Oscar De La Hoya ain’t like most fighters.

Maybe it’s his nature, or maybe nature’s blessings, but De La Hoya looks to retire from competition with a bigger pile of paydirt and more profitable wits intact than any fighter in history. From Olympic politics to promotional piggies, he’s just about seen it all.

Not, maybe or maybe not, if Ricardo Mayorga has anything to say about it.

De La Hoya had already dealt with plenty of scuffling from Mayorga, in everything from curses and insulting mind games to blind side head slaps. Now, in a last minute tantrum, Mayorga pulled another shift in his bait, switch, and swat. Addressing the final pre-fight press conference assembly in an MGM theatre, Mayorga threatened to pull out of the contest if his purse wasn’t increased.

It didn’t look like the scheduled defending WBC super welterweight titlist was kidding. Co-promoter Don King, less vocal than usual, did not look amused.

It became clearer what back stage business bickering caused a delay of over ninety minutes. 

For De La Hoya, it was another of the many scenes to unfold in his expanding empire, a process that has lead to the summit of the sport, inside the strands and out. Anyone who hasn’t noticed Oscar’s personal growth in recent years hasn’t been looking, clearly.

“Nothing is going to change my focus on this fight,” assured an unruffled De La Hoya. “I know this fight is going to happen. I feel completely ready, very fast and very strong. It’s a matter of mental preparation.”

In the final hours before the match, De La Hoya appeared light years ahead in the psyche department, but he knows it could all be another ruse. He also seems to understand that it can always be his turn to get old in the ring.

De La Hoya and his Golden Boy team kept the promotional show on track and deferred complications regarding his rival as the other side’s affair. In fact, Mayorga had actually approached De La Hoya to apologize for cheap shots and see if Oscar might be willing to share the wealth. Mayorga claimed Felix Trinidad got “all the money” when they met.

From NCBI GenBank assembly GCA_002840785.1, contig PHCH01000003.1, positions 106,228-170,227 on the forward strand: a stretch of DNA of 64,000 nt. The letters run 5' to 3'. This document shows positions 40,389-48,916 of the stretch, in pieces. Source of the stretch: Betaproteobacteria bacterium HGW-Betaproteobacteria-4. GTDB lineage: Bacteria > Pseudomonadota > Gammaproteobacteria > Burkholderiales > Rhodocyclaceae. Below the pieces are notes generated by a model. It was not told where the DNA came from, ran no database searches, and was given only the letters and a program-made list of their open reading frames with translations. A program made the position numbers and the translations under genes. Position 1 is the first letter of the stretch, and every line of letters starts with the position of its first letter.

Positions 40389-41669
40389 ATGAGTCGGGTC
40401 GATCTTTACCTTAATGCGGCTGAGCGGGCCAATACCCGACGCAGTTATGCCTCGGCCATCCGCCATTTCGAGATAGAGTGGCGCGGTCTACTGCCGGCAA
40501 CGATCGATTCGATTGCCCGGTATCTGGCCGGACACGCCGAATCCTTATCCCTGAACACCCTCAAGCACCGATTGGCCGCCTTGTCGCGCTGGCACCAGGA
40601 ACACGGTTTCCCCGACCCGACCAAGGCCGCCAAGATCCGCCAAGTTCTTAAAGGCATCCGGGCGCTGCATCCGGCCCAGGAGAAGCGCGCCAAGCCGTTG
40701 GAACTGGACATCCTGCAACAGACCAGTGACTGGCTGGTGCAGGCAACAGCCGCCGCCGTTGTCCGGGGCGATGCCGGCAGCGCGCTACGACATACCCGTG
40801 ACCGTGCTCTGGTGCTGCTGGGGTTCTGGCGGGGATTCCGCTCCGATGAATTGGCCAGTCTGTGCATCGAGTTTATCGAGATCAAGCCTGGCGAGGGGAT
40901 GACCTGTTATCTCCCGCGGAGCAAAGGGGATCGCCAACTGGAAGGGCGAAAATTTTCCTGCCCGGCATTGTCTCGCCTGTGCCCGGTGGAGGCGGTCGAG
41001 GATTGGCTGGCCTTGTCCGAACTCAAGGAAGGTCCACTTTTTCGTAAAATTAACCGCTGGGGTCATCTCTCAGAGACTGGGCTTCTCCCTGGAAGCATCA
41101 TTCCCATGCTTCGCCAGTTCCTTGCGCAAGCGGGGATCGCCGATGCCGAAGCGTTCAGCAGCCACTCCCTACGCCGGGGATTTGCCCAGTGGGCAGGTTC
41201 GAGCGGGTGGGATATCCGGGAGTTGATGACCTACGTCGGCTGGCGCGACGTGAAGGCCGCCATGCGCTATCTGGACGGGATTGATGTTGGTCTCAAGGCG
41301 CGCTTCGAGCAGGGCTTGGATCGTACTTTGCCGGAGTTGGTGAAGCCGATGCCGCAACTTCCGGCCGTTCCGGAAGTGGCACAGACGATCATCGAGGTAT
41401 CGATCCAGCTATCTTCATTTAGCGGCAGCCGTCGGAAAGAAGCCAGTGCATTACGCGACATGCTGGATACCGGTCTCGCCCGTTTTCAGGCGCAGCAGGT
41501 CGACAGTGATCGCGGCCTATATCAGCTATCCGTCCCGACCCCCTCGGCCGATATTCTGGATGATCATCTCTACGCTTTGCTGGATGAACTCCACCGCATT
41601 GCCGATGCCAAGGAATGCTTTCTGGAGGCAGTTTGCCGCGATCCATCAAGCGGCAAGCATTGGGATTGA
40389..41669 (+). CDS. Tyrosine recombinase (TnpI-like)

De La Hoya listened but kept a distance, saying later the scene was “unbelievable.”

It should lead De La Hoya to believe in the strategy of staying away from the trenches until a desperate Mayorga unravels. For a while, the over under on that mental proposition became a line on the first bell.

For all the attention centered around the upcoming rumble, a lot of folks had already looked past Saturday night’s result, in win or lose scenarios for either guy and their prospective opponents.

Mayorga and De La Hoya should both have their gloved hands full for at least a few frames, so better to concentrate on the task immediately ahead.

Both men claimed to be in special training mode. De La Hoya spoke of how his adopted hometown Guaynabo digs made ab sculpting more comfortable. Mayorga said he stayed off the suds and only puffed a couple butts a day.

That number may go up in the ring as Mayorga, not known as a particularly fouling fighter, has already shown he’ll probably use any tactic necessary in his most important fight.  

De La Hoya opened around a three to one betting favorite, but many knowledgeable observers pointed to possible problems for the challenger, coming in as a top-shelf-life unknown commodity after being stopped by Bernard Hopkins in 2004.